Warning: This blog post contains some techno-babble.
I went over to the dark side and installed Windows Vista on my home PC. I had upgraded my PC a few months ago with an Abit KN8 SLI motherboard, 2Gig of RAM, and an AMD dual core processor. However, given that the release of Vista was imminent, I decided to not purchase a Windows XP license. Instead, I opted to install Windows 2000 (for which I already owned a license which wouldn't' have been used otherwise).
My son was strongly encouraging me to install Linux - which was tempting. But, most of the applications I run are Windows-only, and I wasn't sure how well they would run under Linux using WINE (a Windows emulator).
My first big decision was to decide which edition of Vista I wanted (thank you Micro$oft for making this as complicated as possible). After doing some research, I determined that Vista Home Premium would meet my needs.
Overall, there are a lot of things I like about Windows Vista (especially coming from Windows 2000). But there is a growing list of things that really bug me. Maybe I'll blog about the stuff I like later (when I'm not feeling so annoyed). But, for now ...
My list of Windows Vista Annoyances
- Lack of drivers
To be fair, this really is more of a problem with the manufacturers than with Micro$oft. But, I still think M$ could have done a better job of allowing older drivers to work in some sort of legacy compatibility mode (albeit, perhaps not as efficiently)
My motherboard has a built-in RAID controller, and I had two 300GB drives setup as a RAID 1 (mirror) array. When I first installed Vista and loaded the lastest nForce4 drivers, Vista was able to recognize my RAID drive, but could not read it. Fortunatley, I had backed everything up to an external harddrive. So, I decided to reformat my RAID drive and then copy all of the data. This worked - for a couple of days. Then something happened, I'm not exactly sure when. But, now it no longer recognizes my RAID array - instead, I see two separate drives. They each have the data that I copied from the external drive after I reformatted, but changes to one drive are not reflected on the other. Aaarrrggg!!! I guess I'll just have to live with this until Nvidia comes out with nForce4 drivers for Vista that actually work.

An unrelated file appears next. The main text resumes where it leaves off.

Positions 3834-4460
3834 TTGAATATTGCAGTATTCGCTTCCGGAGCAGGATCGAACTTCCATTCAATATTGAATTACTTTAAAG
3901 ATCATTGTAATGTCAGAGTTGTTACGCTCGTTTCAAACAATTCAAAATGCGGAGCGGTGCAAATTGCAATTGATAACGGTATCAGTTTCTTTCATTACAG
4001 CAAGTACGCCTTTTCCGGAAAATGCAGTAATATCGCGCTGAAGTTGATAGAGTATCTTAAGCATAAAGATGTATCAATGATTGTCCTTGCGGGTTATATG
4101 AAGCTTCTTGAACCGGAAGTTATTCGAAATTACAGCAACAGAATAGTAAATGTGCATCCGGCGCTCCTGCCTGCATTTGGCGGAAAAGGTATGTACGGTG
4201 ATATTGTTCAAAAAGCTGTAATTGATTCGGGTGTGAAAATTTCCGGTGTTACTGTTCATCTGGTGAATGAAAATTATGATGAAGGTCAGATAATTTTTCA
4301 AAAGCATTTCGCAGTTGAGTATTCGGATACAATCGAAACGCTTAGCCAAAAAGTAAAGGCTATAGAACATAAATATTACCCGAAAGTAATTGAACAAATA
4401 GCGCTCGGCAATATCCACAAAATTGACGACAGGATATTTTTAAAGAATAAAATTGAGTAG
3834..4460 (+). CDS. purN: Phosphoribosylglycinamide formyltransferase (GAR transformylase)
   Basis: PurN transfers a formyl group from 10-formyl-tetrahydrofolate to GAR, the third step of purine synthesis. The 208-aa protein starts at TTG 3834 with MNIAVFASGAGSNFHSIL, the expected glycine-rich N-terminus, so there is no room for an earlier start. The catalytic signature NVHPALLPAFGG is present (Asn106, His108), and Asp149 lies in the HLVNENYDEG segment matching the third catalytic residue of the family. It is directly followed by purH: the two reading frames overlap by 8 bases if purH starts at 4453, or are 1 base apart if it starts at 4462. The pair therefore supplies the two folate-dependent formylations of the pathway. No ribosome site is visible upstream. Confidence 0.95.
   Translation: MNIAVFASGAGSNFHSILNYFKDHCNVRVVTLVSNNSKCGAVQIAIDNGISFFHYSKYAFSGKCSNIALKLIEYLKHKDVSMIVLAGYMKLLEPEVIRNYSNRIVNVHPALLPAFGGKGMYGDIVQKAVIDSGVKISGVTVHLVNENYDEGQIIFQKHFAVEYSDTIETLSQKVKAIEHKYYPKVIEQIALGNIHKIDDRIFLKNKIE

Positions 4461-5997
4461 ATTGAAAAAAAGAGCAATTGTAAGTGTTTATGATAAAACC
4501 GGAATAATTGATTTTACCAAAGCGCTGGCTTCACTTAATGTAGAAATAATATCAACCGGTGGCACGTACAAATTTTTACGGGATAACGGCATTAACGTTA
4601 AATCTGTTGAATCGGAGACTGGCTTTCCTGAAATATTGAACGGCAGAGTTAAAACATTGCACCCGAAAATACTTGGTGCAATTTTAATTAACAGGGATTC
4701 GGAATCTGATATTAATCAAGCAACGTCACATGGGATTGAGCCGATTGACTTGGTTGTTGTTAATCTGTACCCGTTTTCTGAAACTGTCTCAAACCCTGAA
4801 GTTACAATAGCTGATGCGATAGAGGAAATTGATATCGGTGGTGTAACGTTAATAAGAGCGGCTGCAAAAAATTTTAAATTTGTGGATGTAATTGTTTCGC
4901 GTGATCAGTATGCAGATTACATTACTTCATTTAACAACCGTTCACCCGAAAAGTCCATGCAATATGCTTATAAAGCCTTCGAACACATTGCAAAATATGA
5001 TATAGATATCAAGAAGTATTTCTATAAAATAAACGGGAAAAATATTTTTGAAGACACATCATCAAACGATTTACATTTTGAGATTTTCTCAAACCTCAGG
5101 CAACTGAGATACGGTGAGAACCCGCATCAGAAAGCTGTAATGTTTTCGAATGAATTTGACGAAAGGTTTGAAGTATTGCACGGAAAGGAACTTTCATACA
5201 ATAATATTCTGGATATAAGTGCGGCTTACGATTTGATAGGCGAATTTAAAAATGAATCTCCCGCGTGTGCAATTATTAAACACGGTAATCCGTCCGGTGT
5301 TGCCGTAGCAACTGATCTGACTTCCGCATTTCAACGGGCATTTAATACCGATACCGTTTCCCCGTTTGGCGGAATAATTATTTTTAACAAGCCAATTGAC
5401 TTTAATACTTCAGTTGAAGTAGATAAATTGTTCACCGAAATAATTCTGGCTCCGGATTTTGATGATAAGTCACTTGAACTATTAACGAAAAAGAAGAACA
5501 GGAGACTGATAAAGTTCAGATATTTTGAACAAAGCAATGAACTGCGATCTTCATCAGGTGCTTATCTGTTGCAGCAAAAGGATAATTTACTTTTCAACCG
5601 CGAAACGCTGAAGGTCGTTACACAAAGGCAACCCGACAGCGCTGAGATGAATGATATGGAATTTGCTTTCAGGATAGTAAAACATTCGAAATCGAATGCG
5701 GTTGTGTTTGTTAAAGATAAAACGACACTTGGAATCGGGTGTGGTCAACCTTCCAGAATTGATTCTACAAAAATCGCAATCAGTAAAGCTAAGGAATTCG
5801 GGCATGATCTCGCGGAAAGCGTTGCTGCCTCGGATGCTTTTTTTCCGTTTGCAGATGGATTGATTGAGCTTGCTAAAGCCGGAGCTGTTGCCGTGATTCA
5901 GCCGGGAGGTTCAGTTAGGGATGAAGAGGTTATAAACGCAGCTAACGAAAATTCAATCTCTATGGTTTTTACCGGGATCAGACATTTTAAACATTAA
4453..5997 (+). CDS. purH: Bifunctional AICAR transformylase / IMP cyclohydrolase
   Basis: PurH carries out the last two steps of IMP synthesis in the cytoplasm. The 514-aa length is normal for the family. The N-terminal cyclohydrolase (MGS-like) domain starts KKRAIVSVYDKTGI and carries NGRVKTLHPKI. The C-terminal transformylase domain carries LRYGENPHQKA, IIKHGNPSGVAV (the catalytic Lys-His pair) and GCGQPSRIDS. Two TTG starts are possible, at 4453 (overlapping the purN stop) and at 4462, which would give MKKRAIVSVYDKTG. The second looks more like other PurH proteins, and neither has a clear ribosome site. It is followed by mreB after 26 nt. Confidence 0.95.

My motherboard has built-in sound. Unfortunately, under Vista, everytime a sound is played, the speakers pop. I've never been very impressed by the quality of the sound with this motherboard. So, I may purchase a dedicated sound card (one that has Vista drivers)
I have three printers attached to my Vista computer which are shared with all of the computers in our home - one of them being an older laser printer that requires a parallel port. My new motherboard doesn't have a built-in parallel port. So, I installed a PCI parallel port card. It worked great under Win2K. But, alas, I contacted the manufacturer and they said that they didn't have any Vista drivers for it (and the way they worded their response, didn't have any plans to write one). So, I guess I'll just have to purchase a USB parallel port (which I should have done in the first place).